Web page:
Nov 27, 2017
By Savita Wilder
Nature creates the best gifts! Fall-planted bulbs are now available in our local nurseries*, and there are many ways to plant and gift them. Here are 3 easy and lovely ways.
POT FULL OF LAYERED BULBS - or as the Dutch say, “ bulb lasagne”. This can be done simply in a small pot that has space for 2 or 3 layers, or in a large pot with space for 5 or 6 layers. Additionally, one can also apply this layering principal to a garden plot for a riot of spring color. Here are a few keys:
1) USE GOOD SOIL, as the bulbs will be sharing the nutrients. Any good gardening soil mix will do, or add compost to your current soil. Choose a pot with drain holes.
2) LAYER ACCORDING TO THE BULB SIZE Place the larger bulbs deep toward the bottom of the bowl. e.g. daffodils or paperwhite narcissus or large alliums, about 6 inches deep. Add a couple inches of soil, and arrange the next layer. e.g. dutch iris or small alliums. Progress upwards in this fashion e.g. next might be muscaris, often called grape hyacinths. The top layer of small bulbs will sit just under the surface of the soil e.g. wild or species tulips with some crocus and anemones.
3) Your full pot may be placed outside where the bulbs receive rain and sunshine.
This is actually a nickname for HIPPEASTRUMS. Oh, such astounding beauty! What a joy to watch the flower stems grow (sometimes an inch each day) and open up gorgeous blossom after blossom. So many different colors and shapes are now available. Some of us become Hippeastrum addicts when we discover that not only are they easy to grow inside the home, but the flowers open up in sequence and last for weeks and weeks in all their beauty.
The Amaryllis bulbs that have been grown in South Africa where their autumn is our spring, can be planted in early November for Holiday bloom. The bulbs of Dutch Amaryllis will take much longer to bloom, and each variety has its own natural schedule.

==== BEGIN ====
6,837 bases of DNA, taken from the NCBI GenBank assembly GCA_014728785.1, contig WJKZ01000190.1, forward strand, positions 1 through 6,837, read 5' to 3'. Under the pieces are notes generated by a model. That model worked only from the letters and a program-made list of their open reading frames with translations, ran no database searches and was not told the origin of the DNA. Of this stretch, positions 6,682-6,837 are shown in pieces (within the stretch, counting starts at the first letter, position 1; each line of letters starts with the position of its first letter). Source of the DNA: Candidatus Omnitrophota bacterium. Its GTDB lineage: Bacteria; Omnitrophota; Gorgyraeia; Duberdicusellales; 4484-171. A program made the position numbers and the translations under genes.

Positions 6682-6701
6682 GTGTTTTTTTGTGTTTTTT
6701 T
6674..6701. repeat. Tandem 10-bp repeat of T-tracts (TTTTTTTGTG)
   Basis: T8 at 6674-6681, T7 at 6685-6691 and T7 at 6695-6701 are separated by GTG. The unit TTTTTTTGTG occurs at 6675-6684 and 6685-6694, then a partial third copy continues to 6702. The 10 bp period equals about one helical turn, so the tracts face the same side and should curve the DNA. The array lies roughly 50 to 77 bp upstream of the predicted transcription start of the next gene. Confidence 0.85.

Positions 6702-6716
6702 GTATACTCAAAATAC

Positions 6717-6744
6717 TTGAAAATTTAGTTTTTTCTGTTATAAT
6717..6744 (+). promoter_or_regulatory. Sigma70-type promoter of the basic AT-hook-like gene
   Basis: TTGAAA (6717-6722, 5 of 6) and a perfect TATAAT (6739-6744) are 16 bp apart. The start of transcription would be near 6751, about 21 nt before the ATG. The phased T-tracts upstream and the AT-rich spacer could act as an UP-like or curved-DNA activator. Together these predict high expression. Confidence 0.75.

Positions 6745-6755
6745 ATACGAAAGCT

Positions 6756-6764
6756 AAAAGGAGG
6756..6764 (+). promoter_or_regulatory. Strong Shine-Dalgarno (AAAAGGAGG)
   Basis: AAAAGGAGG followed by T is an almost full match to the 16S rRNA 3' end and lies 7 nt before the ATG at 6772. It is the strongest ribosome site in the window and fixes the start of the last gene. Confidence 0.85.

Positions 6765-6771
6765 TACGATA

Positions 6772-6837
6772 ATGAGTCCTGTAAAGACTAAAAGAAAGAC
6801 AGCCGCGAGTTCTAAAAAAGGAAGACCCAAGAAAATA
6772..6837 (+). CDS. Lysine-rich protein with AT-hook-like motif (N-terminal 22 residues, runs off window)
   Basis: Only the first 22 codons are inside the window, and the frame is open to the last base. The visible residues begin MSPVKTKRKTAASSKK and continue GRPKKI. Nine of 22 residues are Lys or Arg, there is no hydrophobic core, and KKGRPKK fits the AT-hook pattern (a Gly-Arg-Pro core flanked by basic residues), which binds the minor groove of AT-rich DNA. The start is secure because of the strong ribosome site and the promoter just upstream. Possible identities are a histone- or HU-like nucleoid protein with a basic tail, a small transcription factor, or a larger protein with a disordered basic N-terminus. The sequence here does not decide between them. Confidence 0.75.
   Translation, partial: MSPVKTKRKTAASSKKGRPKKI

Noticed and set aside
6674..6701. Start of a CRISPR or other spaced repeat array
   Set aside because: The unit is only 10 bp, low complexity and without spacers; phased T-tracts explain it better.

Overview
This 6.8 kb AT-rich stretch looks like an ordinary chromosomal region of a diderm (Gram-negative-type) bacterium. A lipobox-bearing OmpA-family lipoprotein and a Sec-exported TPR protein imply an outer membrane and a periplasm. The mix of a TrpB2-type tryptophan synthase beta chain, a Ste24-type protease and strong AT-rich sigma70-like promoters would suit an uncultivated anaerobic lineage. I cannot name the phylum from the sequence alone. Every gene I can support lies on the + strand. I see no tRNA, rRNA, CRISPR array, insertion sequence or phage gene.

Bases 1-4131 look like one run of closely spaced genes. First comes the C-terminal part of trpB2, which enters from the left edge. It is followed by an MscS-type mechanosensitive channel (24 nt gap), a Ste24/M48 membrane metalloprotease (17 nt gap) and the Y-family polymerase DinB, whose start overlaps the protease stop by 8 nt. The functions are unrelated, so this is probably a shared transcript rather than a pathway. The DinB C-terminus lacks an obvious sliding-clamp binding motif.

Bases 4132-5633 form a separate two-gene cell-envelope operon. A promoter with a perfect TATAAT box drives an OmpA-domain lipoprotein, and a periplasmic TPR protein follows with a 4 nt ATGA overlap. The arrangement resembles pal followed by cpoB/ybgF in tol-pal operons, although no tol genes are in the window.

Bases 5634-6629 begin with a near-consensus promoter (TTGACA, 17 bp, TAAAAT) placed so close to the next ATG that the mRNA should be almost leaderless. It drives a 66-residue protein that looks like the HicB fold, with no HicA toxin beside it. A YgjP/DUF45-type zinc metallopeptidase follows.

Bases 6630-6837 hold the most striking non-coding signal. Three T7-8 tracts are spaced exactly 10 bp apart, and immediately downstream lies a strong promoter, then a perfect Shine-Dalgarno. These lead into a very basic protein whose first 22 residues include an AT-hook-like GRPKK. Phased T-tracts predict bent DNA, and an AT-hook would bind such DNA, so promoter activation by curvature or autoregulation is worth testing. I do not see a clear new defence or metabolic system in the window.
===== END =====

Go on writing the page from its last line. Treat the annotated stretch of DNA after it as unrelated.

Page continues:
A suberb gift is a big Amaryllis bulb in a lovely bag or box, with growing instructions. The basic instructions are easy--what they need is a beautiful container, maximum amount of light through a window and the warmth of the house. That’s it. The bigger the bulb the more flower stems will emerge. There is even a “giant” bulb which will push up 4 stems in sequence, each with 4 or 5 flowers. That is amazing beauty.
As a matter of fact, "paperwhites" is simply the common name for a division of Daffodils or Narcissus that is called the Tazettas.(Did you know there are 13 different Divisions of Daffodils, each with their own characteristics?) The Tazettas are naturally very hardy, bloom under many conditions and thus are easy to "force" inside the house.
Choose the variety carefully, as some people adore the flowers' fragrance while others find it overwhelming. If you love the smell, choose the varieties" Ziva" or "Nir". The variety" Ariel" has a similar fragrance but has shorter and stronger stems. For a light, sweeter fragrance try "Inball" or "Wintersun" or "Falconet" (lovely yellow and orange).
Many folks love to force them by simply nestling some bulbs into some glass marbles or river pebbles in a shallow bowl. Or, you can plant them shallowly into a deeper bowl filled with regular planting soil. Place the bowl full in a bright window of the house and watch them grow. Such fun!
“Easy to Grow” bulbs, a reliable distributor in Southern California, has an excellent website filled with information. Here in Sonoma County, Savita Wilder carries 20 different Amaryllis varieties and is eager to share her enthusiasm about growing Amaryllis. Email Savita at bulbbliss.gmail.com for info.
*www.SonomaCountyNurseries.com for locally-owned nurseries
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